Shia LeBeouf is back as Sam Witwicky, the kid with Bee, an Autobot, that would be the friendly kind of alien robot, as a combination of his car (a yellow Camero), his best buddy, and his guardian against the evil Decepticon alien robots. That last should be, but isnít of course, a moot point since at the end of the last film, the lord of the Decepticon robots was not just defeated, but also dropped into a very deep ocean trench. Also deep is how the government has chosen to deal with this alien invasion, deep as in above top secret. This leaves Sam with only the business of going off to college on the east coast, and the prospect of a long-distance relationship with girlfriend Mikaela (Megan Fox). Naturally, there will be complications. Freshman arenít allowed to have cars, so Bee will have to stay behind and sulk. Then thereís the problem of that pesky shard that Sam finds as heís packing up to leave for school and comes across the clothes he was wearing during his last climactic battle against the evil Decepticons. Itís not just any shard, itís from a mystic cube and it has the power to bring any machine to Transformer-type life. Itís also what the evil Decepticon robots are searching for in order to destroy the world, meanwhile Sam finds himself with a roommate (Ramon Rodriquez) who has dedicated his life to uncovering the government conspiracy about the aliens, and find himself in the way of temptation matriculating on a campus that only admits women who are centerfold fodder.
What follows is a serious of random episodes that clatter along like a robot in freefall. The secret of the pyramids, a prehistoric visit from strange visitors from another planet, and a trip to what may or may not be robot heaven all figure into it somehow, as Bay blows things up real good and has the chutzpah to reference another of his bombs, PEARL HARBOR, during one of the many interminable battle sequences. The best moments belong to Julie White and Kevin Dunn as Samís parents, and they involve nothing more than baby shoes, mimes, and a gratuitous exploration of escargot as an appetizer.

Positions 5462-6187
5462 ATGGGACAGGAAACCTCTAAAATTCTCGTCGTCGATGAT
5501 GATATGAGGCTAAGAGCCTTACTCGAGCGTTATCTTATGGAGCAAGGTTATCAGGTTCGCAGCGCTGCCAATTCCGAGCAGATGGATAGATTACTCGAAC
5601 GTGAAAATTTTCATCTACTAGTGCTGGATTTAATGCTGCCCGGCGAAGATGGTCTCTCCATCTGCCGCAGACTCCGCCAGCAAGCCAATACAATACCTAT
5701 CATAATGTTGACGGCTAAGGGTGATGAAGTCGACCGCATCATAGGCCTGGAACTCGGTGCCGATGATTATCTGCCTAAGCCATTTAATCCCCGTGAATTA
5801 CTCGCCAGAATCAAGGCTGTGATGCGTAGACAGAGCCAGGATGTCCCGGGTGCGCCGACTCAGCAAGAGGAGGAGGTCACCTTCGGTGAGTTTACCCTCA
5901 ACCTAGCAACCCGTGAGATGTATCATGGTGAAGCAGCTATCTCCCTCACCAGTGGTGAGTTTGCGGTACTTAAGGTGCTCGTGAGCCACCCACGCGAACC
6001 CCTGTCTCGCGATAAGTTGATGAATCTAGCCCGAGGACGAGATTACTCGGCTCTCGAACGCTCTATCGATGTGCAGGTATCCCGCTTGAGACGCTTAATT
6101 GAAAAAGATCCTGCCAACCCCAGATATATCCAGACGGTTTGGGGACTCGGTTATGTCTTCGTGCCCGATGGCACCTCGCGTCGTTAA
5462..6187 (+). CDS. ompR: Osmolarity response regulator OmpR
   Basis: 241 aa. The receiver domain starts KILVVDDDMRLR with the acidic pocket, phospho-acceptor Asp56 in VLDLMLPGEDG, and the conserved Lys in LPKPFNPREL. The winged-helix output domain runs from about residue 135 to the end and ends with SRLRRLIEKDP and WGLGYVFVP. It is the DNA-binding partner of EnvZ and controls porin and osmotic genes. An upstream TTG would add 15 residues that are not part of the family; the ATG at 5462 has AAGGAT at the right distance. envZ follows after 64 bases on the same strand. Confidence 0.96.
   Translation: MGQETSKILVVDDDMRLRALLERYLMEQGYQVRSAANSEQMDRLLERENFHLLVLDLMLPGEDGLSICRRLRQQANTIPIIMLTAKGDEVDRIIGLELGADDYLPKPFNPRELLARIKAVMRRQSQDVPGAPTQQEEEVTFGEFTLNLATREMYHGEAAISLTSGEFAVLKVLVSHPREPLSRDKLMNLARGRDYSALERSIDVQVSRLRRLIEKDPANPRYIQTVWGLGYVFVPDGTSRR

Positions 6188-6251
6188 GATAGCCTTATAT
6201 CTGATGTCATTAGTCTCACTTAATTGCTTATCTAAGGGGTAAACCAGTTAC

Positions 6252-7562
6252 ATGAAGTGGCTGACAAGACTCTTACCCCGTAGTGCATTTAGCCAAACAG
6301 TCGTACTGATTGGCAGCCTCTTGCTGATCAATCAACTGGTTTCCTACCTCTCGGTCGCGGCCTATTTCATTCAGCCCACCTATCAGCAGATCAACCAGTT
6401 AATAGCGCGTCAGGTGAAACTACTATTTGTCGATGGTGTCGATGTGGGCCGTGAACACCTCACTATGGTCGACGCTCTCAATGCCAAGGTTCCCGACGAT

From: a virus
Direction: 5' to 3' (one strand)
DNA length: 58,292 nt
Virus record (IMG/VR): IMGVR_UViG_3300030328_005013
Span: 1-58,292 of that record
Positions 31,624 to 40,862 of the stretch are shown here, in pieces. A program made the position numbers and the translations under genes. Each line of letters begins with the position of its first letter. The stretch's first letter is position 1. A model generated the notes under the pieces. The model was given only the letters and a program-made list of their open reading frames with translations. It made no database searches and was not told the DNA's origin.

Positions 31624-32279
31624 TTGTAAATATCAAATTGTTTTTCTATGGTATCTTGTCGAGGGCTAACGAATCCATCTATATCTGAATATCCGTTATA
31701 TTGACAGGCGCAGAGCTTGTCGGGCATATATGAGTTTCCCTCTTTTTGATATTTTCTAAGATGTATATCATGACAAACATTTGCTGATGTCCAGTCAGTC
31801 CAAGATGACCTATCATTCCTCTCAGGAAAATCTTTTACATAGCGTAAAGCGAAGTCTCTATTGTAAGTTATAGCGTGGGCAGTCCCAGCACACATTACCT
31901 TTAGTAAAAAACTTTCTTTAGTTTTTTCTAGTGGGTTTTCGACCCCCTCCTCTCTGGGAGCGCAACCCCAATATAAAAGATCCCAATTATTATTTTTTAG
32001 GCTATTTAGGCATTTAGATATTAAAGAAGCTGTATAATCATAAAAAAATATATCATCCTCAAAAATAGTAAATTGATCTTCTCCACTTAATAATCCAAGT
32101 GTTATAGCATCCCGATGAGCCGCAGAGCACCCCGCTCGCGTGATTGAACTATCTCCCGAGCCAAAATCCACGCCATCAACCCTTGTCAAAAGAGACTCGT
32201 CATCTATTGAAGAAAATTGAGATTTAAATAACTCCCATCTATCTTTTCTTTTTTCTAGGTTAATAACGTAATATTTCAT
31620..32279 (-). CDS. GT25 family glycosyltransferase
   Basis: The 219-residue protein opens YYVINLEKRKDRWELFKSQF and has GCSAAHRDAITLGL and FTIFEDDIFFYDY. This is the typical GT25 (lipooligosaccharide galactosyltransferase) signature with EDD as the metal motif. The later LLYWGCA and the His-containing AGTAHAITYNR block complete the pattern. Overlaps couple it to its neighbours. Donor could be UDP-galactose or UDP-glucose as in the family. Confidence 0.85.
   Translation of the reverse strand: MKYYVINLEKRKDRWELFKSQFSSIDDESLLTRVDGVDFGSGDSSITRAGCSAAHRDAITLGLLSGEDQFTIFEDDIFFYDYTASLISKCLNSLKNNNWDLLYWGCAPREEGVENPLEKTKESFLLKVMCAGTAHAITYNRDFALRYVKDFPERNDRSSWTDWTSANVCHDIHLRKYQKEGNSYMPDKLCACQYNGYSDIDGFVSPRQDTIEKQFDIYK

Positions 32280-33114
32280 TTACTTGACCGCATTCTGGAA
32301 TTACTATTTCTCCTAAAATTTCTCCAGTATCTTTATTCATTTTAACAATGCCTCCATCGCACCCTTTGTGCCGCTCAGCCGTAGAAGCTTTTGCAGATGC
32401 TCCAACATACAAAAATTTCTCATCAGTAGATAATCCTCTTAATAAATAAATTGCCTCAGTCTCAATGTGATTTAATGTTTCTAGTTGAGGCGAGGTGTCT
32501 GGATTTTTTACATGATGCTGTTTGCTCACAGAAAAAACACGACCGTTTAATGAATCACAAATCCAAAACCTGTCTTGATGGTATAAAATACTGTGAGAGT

Even the clever way the robots rework themselves from one form to another seems tired. Sure, the thousands of tiny silver balls that build themselves into a praying mantis made of razor blades is interesting, but coming as it does as a harbinger of yet another wild chase fails to make it engaging. Similarly unengaging is the superficial attempts to engage the audience emotionally. When Bay spirals the camera around LeBoeuf and Fox, rather than the exuberance of young people in the throes of a hormonal rush, itís the upheaval of a stomach in the throes of motion sickness.
Still worse are the superficial attempts to have any of this make any sense and thereby build a sense of tension and/or anticipation. The super secret military unit tasked with seeking out and destroying the Decepticons merely tick them off with their puny weapons. Itís the Autobots led by Optimus Prime who take the bad bots out, which makes one ponder why they donít just send in the Autobots to being with and dispense with the super secret military unit. Perhaps because Josh Duhamel, who plays the leader of said unit, had an iron-clad contract from the original. During the tender moments between Sam and Mikaela, after they have been dumped from a helicopter and otherwise mauled by evil robots, what most stands out is that Foxís startlingly prodigious false eyelashes arenít even a tiny bit askew. Thus does TRANSFORMERS: REVENGE OF THE FALLEN slip from the status of a promising franchise into hopeless silliness.